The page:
The cost of getting started as a shotgun shooter
To start with you will need a Shotgun Certificate; £79.50
Add £10 to that for getting passport sized photos and postage and you are on your way.
Eventually you will get your certificate if you meet the criteria the Home Office set. While you are waiting, and you are confident the certificate will be granted you can go ahead and get your shotgun cabinet installed.
You have a couple of choices, new or used. Lots of gun shops will have a used cabinet for sale. Prices vary, but we've seen them around for £60-£80. New cabinets vary widely from cheap far eastern models to UK products. Whatever you do, don't buy the smallest one you can find, get a cabinet that will house three or four guns, because very few people stop at just one gun. Also you can ask the Firearms Licencing Officer to come and look at your cabinet installation before you get your licence, they like that.
So lets say £80 low to £300 high for a cabinet and fixings. Lets go for something mid range £130.
Now you have you SGC so you want a gun. At this stage you'll probably know what gun you want, but the choices again are new or second hand. Lets say you go for a second hand Browning 525 or the Miroku equivalent. Prices will vary from £900 to £1100 for a second hand gun, £1500 to £1700 for new ones. You can of course spend a great deal more, but we'll stick to grade 1 guns for now. There are of course a bewildering array of options regards prices. A solid semi auto might cost less than £300, a high grade 5 Miroku will be a lot more. A new Turkish gun might sell for less than a 30 year old Browning, but we'll assume you can get yourself started for £1100 and for that you get a well made second hand gun that will keep a lot of its value should you decide to sell it.
So the gun costs you £1100, and add £40 for a cheap gun slip. Dont forget a cleaning kit and some solvents, that will be another £40 or so.
What else do you need?
You must have ear protection, 50p for single use foam plugs, £90 or so for moulded plugs,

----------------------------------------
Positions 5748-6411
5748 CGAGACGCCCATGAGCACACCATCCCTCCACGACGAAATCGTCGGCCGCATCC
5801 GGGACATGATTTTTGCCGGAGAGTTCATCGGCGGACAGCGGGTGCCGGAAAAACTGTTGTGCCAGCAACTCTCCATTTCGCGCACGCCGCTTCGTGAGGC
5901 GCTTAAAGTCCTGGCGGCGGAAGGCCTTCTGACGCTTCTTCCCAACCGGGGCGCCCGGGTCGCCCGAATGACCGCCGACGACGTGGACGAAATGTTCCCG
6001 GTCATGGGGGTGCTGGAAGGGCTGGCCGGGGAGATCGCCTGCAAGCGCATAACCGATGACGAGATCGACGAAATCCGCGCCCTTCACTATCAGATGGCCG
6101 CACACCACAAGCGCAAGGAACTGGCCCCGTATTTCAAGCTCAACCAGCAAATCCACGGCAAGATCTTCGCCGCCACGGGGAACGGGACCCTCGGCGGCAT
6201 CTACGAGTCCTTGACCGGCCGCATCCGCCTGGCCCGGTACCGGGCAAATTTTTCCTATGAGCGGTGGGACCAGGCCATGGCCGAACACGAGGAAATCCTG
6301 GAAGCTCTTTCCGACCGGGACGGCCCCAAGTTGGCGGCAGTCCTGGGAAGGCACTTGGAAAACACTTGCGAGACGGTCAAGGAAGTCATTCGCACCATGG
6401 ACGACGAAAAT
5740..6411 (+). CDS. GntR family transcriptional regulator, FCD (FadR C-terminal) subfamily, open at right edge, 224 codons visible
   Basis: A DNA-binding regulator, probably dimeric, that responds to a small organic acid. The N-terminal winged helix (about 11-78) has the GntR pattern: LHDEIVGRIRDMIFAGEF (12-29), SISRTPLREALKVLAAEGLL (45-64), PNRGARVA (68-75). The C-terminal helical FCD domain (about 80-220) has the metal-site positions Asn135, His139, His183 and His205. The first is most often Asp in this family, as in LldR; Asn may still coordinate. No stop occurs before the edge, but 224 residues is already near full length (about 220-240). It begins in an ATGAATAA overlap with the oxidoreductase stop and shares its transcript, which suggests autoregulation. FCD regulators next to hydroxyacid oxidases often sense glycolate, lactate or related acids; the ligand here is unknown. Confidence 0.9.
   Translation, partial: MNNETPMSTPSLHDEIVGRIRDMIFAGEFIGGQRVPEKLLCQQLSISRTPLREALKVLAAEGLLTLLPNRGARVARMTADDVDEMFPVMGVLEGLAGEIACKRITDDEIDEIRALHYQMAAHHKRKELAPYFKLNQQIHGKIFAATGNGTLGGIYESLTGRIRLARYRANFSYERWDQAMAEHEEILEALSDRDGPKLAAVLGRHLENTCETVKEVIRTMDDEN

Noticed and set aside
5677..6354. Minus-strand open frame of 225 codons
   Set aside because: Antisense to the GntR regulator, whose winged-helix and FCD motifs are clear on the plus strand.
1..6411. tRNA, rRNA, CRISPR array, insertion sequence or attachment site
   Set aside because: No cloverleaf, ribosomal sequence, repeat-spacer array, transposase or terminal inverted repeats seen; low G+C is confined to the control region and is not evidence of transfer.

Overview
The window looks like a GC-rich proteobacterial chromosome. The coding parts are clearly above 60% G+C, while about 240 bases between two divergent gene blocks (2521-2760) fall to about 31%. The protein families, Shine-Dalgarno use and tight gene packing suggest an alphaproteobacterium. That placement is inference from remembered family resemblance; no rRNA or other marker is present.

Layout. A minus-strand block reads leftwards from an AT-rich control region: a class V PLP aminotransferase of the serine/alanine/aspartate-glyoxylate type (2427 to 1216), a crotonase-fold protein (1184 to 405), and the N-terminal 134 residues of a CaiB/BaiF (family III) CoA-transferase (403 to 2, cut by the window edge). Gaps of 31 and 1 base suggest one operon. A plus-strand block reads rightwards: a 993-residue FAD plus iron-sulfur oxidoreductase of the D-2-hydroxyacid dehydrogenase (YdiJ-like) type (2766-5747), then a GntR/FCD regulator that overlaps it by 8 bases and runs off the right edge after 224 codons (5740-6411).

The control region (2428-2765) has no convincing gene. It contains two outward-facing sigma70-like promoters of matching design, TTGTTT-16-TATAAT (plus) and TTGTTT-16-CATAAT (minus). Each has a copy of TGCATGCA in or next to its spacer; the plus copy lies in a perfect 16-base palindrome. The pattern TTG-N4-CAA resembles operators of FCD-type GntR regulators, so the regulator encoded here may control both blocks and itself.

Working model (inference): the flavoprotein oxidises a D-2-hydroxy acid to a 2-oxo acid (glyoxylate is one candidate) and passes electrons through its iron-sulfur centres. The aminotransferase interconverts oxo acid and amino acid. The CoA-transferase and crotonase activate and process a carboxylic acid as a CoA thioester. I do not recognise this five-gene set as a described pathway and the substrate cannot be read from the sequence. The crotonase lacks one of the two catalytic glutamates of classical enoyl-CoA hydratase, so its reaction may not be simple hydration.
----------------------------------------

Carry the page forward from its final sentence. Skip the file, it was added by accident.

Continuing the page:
£30 for a set of low end muffs. This is one area where you should definitely NOT cut corners so spend some money and get what you feel is the very best for you. For now we'll go with £90 for moulded plugs.
You need eye protection: £0 if you wear sunglasses/spectacles. Shooting glasses can be surprisingly cheap. £4.50 for a set of protective glasses from your local plant hire shop versus £20 or so from your local gun shop. Like ear protection you simply must have eye protection,
There is no point in buying cartridges by the box, that is the most expensive way of doing it, so buy yourself 1000 - 40 boxes, and that will see you up and running.
Cost circa £200 depending on what shells you buy.
You may also need a skeet vest, it acts as an overall and has big pockets to carry your shells in. The alternative is a pouch on a waist belt that can hold 50 or 75 shells, either way you will be spending somewhere between £50 and £90. We'll go with the upper figure of £90.
You might want shooting gloves, just get yourself those cheap Thinsulate gloves from a petrol station and cut the trigger finger off them - you can get specialist gloves next year. I'll assume you have wellingtons and wet weather gear for when it rains. You will want a baseball type cap, or some other suitable headgear. I'll bet you have something suitable in the wardrobe.
Well now you are kitted out to shoot, but there is one more spend that is very important. You should get some lessons from a recognised instructor.
You need lessons to ensure you get the basics right. Never mind about scores at this stage, what you need is to ensure you have the right stance, the right gun mount and the right gun fit. The instructor will check your eye dominance for you as well. You also need to learn at least one shooting technique, and understand visual pick up point, gun hold point, lead and so on. Your instructor will also drum into you the main points of shotgun safety.
The lessons will ensure that you have the basics sorted. You can then build on this foundation and learn how to hit different targets, If you go out with your mates you will get lots of advice, and you'll start to hits targets, but without getting the fundamentals sorted, you won't progress. At some point frustration kicks in and you will eventually book some lessons. You'll then have a hard job unlearning bad habits before you can learn good habits. So, 4 lessons at £60 each (prices vary wildly by geography and status of instructor).
Legal requirements £219.50
Gun, slip, cleaning kit £1180
Eye and ear protection £110
So there you have it, a cost of just over £2000 to get started. I bet you could spend that and more on a set of golf sticks.
This is only a guide, any one of those lines could very wildly from that we have suggested, Additionally you might want to look at paying a membership fee to your local club, generally to get a discount off your shooting. You may also want to look at joining the CPSA or BASC to take advantage of whatever benefits they are offering to shooters,
Hope this useful if you are just starting out on your shooting career.